PHOENIX - State prosecutors have given up on their bid to regulate how products with marijuana are labeled, conceding it's inconsistent with their attempts to overturn Arizona's medical marijuana law in court.

On one hand, Maricopa County Attorney Bill Montgomery is asking the state Court of Appeals to void the medical marijuana law. He contends Arizona voters had no right in 2010 to set up a system to regulate who can use marijuana, because the drug remains illegal under federal law.

And in a separate appellate case, prosecutors want the Arizona Supreme Court to overrule a trial judge's order requiring the Yuma County Sheriff's Department to return marijuana seized from a woman who was entitled to possess it under that 2010 law. Here, too, the argument is that federal law pre-empts any state regulation.

Yet the Arizona Prosecuting Attorneys Advisory Council also has been asking state lawmakers to, in essence, regulate the sale of marijuana. They sought to spell out exactly how products with marijuana have to be packaged.

So rather than face the chance their own lobbying efforts at the Capitol might be used against them in court, the prosecutors are surrendering on the labeling issue.

Sen. Kimberly Yee, R-Phoenix, who was sponsoring SB 1440 to allow such regulation, said Monday she will not pursue the issue now that prosecutors have withdrawn their support. Yee said lawmakers need to wait until both court cases are resolved before going any further.

Arizona's medical marijuana law permits people with a doctor's recommendation and state-issued permit to obtain up to 2 1/2 ounces of marijuana every two weeks.

But the law does not require that be in a form that can be smoked. As a result, some dispensaries are offering the drug in the form of lollipops, drinks and brownies.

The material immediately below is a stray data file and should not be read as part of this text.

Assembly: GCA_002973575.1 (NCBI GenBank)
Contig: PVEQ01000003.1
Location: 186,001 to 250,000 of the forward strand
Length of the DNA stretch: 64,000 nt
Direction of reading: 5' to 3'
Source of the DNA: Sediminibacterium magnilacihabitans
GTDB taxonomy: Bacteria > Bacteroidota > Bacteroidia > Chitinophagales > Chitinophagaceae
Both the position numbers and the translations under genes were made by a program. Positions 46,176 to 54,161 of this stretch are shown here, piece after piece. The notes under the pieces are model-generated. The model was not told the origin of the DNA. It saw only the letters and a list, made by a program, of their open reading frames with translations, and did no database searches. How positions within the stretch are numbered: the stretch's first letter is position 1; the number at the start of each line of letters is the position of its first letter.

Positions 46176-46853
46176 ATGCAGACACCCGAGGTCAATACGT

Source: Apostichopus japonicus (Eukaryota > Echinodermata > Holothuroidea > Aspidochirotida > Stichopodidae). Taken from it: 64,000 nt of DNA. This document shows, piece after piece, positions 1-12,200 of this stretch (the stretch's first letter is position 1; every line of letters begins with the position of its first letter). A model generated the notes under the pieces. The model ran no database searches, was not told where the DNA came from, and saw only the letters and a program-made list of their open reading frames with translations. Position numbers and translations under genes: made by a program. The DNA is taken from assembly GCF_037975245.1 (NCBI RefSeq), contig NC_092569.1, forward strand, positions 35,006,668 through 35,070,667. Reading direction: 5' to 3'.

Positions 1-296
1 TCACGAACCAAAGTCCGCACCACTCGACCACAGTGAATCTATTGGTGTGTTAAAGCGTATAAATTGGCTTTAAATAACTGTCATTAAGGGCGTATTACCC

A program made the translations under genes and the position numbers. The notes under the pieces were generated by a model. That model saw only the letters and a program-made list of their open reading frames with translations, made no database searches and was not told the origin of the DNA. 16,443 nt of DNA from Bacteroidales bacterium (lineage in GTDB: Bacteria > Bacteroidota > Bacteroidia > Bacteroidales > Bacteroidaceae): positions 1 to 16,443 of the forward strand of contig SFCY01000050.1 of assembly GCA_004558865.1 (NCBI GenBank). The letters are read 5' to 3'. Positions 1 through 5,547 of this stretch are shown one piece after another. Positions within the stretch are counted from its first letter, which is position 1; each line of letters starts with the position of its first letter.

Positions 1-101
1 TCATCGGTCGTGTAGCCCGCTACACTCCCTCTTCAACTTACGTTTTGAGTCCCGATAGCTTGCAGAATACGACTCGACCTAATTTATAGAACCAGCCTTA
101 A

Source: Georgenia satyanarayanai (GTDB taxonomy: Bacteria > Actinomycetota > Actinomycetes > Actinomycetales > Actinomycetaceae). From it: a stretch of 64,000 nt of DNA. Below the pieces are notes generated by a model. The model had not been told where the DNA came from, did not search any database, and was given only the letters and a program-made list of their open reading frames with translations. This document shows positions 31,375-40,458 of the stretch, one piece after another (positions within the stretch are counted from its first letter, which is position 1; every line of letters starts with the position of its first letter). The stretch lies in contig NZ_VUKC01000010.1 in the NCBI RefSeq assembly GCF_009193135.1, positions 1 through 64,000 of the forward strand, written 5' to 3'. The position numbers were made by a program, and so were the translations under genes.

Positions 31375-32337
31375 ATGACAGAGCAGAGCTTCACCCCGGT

Yee said her fear is that a child, finding these items, might see them as candy rather than medication.

Her proposed legislation, crafted by the prosecuting attorneys, would have required any product with medical marijuana to be in a white opaque wrapper, with any labeling only in black text and on a white background.

Kim MacEachern, lobbyist for the Arizona Prosecuting Attorneys Advisory Council, said that made sense - up to a point.

She pointed out that Yavapai County Attorney Sheila Polk, in preparing a brief for one of the appellate court cases, argued that it is the federal government alone that gets to decide if marijuana is a legitimate drug, not the voters of Arizona and other states. Polk, who chairs the prosecutors' council, said at this point that decision is that marijuana has no legitimate purpose.

More directly related to SB 1440, MacEachern said that if marijuana is a drug, then only the Food and Drug Administration gets to decide how it has to be packaged and labeled.

So the prosecutors decided that they should not be asking lawmakers to regulate labeling while asking judges to conclude the state has no legitimate role.

"Perhaps this legislation is premature," MacEachern said Monday.